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The Lucile Packard Children’s Hospital at Stanford University in Palo Alto, California features an extremely diverse set of facade systems within one continuous building envelope. Systems used include: shading devices including gratings, fins, and louvers; rain screen elements including natural stone, GFRC, precast concrete, sheet metal and insulated metal panels; and glazing systems including point supported, punched window, structural silicone, storefront and curtain wall. The variety of systems used and their interfaces with one another required a wide range of joint detailing solutions. Designing and building the interface between myriad systems became one of the largest challenges for the design and construction teams. Joint systems for seismic joints, thermal expansion joints, system transition joints, penetration joints and anchorage joints all presented unique challenges. Designers and builders, working together through the Design Assist/Design Build delivery method, successfully tied many disparate systems together to a complete envelope using a variety of joints including: proprietary break away panels, sliding joint covers, double sealant joints, single sealant joints with concealed air and water barrier (AWB), foam infill joints, sacrificial crumple panel with concealed AWB, slotted/sheathed metal panel, single sealant and flashing covering waterproofing transition to gasket, single sealant and flashing covering waterproofing transition to AWB, chicken-head gasketing, rubber isolation gaskets and plastic separation shims.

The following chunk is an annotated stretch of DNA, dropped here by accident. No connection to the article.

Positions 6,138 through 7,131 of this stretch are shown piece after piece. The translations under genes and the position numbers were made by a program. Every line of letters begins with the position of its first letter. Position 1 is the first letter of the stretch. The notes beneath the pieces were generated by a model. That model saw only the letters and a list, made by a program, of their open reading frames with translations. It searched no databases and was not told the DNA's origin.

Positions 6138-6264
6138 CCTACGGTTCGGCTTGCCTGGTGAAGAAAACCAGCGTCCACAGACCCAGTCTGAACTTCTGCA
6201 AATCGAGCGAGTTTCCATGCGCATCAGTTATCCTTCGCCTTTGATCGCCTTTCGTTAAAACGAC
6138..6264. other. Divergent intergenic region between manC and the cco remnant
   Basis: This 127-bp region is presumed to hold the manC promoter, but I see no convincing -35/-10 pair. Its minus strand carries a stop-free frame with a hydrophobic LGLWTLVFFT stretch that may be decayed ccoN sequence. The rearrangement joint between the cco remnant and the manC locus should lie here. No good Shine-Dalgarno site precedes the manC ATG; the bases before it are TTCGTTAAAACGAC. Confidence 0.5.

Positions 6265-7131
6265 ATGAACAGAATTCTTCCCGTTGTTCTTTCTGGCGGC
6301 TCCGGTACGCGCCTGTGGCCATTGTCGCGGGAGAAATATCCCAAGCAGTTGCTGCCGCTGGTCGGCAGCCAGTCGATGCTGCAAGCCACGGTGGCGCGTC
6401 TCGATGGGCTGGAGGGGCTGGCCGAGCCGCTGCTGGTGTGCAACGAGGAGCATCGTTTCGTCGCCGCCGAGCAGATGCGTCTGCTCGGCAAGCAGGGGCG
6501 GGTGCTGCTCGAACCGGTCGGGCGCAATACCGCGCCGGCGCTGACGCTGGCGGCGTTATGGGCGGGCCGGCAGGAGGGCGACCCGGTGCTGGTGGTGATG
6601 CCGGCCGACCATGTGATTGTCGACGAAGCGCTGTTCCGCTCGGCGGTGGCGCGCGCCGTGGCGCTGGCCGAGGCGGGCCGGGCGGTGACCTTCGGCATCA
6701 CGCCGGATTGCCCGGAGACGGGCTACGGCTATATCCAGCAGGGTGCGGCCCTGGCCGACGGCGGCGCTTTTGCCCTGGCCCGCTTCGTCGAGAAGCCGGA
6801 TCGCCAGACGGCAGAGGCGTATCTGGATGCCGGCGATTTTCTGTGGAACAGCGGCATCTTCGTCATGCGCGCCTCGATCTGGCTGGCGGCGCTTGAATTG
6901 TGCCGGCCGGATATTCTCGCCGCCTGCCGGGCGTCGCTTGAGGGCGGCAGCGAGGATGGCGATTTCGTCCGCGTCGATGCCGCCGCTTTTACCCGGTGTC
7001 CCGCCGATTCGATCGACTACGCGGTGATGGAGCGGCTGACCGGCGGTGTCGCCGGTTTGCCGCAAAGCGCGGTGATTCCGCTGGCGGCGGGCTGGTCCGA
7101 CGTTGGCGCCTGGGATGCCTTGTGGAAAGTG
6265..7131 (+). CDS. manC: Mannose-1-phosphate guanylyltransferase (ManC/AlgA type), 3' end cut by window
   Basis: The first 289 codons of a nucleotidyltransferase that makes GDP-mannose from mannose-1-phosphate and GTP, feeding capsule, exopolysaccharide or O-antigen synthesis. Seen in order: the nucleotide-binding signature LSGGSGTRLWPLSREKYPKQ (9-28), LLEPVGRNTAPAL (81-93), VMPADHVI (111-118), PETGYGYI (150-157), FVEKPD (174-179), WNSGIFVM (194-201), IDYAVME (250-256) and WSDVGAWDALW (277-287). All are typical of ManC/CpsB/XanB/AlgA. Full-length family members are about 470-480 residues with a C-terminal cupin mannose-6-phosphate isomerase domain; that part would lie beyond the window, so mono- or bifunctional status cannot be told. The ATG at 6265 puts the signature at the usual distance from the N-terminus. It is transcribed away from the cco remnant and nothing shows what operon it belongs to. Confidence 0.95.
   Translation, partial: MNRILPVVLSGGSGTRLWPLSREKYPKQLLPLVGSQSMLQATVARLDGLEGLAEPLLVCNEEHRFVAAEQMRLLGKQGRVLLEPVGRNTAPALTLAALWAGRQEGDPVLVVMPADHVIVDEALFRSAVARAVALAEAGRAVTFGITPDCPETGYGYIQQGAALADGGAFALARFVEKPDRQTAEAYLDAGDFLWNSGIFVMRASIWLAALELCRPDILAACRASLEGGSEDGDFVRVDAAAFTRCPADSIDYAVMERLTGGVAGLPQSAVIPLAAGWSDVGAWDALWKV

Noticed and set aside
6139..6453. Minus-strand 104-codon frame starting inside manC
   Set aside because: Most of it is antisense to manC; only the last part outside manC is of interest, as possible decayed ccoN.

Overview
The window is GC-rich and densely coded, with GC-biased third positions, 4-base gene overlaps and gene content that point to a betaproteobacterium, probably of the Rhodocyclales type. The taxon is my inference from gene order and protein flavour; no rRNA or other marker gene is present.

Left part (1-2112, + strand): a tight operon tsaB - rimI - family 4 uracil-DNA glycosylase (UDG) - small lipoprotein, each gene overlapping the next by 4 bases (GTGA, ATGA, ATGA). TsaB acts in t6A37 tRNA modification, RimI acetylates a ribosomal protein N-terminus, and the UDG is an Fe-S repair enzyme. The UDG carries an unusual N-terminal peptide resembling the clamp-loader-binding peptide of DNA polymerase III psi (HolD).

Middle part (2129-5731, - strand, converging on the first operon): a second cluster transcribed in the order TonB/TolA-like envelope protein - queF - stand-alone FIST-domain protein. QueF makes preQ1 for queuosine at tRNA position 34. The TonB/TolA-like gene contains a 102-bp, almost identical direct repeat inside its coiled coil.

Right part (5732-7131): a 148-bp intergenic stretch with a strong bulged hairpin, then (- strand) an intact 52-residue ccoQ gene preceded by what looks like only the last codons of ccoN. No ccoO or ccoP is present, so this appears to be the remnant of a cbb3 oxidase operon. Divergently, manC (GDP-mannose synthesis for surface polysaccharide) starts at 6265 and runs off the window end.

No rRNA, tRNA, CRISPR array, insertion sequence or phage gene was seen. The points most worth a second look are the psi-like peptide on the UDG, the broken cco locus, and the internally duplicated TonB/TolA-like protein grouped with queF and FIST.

Many of the assemblies used on the Lucile Packard Children’s Hospital are common assemblies: unitized curtain wall, storefront, point supported glass, GFRC on metal frame, punched windows, catwalks, insulated metal
A primary challenge for the design and construction teams was to tie a variety of dissimilar systems together into a cohesive whole. The diversity of façade systems on the project
Descriptions below explain the challenges associated with the design of each of the various joint types.
Seismic joints on the project were typically between disparate materials
Performance Test of Patient Bed Tower and Public Waiting Room Façades
In order to verify that the joint solutions developed by the design team and DA/DB sub-contractors would perform as
Tolerances and Alignment Methods of Multiple Systems
Fitting the prefabricated GFRC and unitized curtain wall systems onto site-fabricated steel assemblies resulted in alignment challenges at panel joints and penetration joints
The diversity of façade systems on the Lucile Packard Children’s Hospital required the design and DA/DB teams to develop a wide array of joint designs for several joint types: seismic
Andy would like to thank: Hajime Ishikawa, Chris Swigert, Chase Rongé, Rob Goodwin, Tom Silva, Tony Tan, Melvin Toddy, Anuj Bansal, Dima Franchuk, Mark Pasveer, and lastly, Kushagra Mittal – your commitment to coordination was second to none.
All photos by Perkins+Will.